Thursday, April 28, 2011
Why’d I Buy It?: Bought during my completist phase, that heady time when fueled by the cocaine in the seventies like atmosphere of the DVD boom I was for some reason convinced that to appreciate someone’s work you had to own it. To any young cinephiles reading this I can only highly suggest that you skip this phase. Not only will you save a lot of dough, but you will also save innumerable man hours of having to explain when people ask “Why the fuck do you own that?”
Why Haven’t I Watched It?: Out of all the sacred cows Monte Hellman is perhaps the one I feel least sacred about. Now don’t get me wrong, I’m more than happy to acknowledge that perhaps I just don’t get it. Nevertheless the fact remains, that I just don’t get it. I mean I can see how his quasi existential soporifically paced, sorta genre films could seem real interesting if you’ve never seen an Alejandro Jodorowsky films, or for that matter a Jim Jarmusch, Jean Pierre Melville or a Sam Fuller one. But the fact is that I have seen a lot of Jean Pierre Melville movies, and I think he along with a lot of other people get what Hellman’s going for and do it markedly better. Why bother with an also ran?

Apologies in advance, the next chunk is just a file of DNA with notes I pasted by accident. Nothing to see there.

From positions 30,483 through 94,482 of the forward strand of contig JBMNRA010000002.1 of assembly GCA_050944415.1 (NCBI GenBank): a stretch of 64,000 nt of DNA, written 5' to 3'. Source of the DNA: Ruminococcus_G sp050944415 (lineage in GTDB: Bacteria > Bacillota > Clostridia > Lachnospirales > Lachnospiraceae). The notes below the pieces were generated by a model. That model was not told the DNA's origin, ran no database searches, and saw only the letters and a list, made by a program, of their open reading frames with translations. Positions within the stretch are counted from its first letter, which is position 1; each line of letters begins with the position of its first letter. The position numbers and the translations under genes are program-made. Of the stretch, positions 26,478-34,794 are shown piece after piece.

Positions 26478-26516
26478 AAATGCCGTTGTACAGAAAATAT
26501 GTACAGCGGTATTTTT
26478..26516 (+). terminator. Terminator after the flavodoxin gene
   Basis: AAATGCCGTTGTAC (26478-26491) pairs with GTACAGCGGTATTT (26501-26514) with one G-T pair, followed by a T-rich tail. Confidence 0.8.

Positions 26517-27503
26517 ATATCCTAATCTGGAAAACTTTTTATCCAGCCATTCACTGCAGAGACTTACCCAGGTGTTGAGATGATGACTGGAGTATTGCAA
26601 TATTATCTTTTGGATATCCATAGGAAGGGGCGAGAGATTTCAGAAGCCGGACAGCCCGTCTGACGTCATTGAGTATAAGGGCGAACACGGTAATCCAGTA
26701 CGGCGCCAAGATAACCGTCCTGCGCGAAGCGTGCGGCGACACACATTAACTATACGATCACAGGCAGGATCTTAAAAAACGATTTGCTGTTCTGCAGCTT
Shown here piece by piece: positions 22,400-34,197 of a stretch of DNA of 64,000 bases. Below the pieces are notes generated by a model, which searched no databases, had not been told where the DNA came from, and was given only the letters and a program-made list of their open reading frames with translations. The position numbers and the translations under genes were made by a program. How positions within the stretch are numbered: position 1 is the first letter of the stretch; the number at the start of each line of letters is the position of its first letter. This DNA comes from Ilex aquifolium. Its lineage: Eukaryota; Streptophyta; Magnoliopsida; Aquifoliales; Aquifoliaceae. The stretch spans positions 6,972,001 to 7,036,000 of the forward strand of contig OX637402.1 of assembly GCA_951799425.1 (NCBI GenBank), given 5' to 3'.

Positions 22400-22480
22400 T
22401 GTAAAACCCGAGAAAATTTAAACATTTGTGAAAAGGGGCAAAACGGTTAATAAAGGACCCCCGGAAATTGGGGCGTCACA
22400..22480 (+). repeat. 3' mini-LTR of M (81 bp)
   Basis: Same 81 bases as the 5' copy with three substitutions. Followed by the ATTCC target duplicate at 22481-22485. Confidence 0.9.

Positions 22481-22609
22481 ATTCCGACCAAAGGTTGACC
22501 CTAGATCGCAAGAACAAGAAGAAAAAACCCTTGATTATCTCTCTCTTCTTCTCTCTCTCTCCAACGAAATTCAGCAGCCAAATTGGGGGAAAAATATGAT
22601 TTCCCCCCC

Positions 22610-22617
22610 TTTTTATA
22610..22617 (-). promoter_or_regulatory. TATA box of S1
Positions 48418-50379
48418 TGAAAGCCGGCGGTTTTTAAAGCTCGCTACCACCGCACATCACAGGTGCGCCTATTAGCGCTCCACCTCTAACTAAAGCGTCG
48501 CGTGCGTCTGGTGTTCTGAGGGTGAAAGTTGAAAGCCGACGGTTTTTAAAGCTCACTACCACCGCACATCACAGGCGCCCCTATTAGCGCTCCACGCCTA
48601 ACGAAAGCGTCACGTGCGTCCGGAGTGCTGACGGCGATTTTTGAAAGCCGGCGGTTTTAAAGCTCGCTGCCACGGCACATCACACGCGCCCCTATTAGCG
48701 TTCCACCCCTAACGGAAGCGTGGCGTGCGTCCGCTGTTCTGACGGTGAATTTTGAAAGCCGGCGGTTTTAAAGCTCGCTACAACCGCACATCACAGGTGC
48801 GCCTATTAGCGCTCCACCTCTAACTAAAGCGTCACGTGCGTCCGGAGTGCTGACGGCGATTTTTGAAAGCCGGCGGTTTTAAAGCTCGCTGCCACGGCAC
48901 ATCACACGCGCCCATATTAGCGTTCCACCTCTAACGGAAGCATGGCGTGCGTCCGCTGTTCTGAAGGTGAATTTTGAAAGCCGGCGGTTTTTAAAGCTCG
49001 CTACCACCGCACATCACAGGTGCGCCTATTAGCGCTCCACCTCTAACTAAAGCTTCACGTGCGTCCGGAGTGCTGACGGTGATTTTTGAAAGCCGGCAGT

How Was It?: Though you might find it hard to believe The Beast From Haunted Cave Bears plenty of Hellman finger prints. From the elliptical dialogue, stagy (as in Meissner) acting, and believe it or not, Hellman’s trademark dirge pacing. I’m unsure how that last one is possible in a movie that more or less reaches seventy minutes on a technicality. (Monte Hellman founder of Mumblecore?)
The film follows a group of thieves who hire a hapless ski instructor to take them out of the mountains after a heist. After being caught in a blizzard the gang and the instructor are forced to hole up in the instructor’s cabin and wait out the storm. Oh and the monster. They have to try and wait that out too.
This is the kind of plotting that shows why Helleman is so name checked by the likes of Tarantino. By making a gangster film turn into a horror film Hellman was making a mash up film before such a thing existed. It wouldn’t be too far off the mark to call the film Key Largo, with the hurricane replaced by the monster
The problem is, as always with a Hellman film this all sounds a lot more interesting than it actually is. Everyone just kind of mopes around, including the monster who is a pretty poor one even by the lenient standards of the AIP Era Monster. To say the film lacks the snappy pace and elegance of the classic era filmmaking would be an understatement. This is the sort of movie that uses the phrase “you dig?” unironically. And the lead’s quasi Thoreau mumblings make him seem like he’s still really pissed about losing the lead of All That Heaven Allows to Rock Hudson.
“Movies Are about Motion And Emotion.” Hellman wrote in an essay about Richard Linklater’s Slacker, yet the problem with Hellman is that I have rarely seen a director who made movies so drained of either.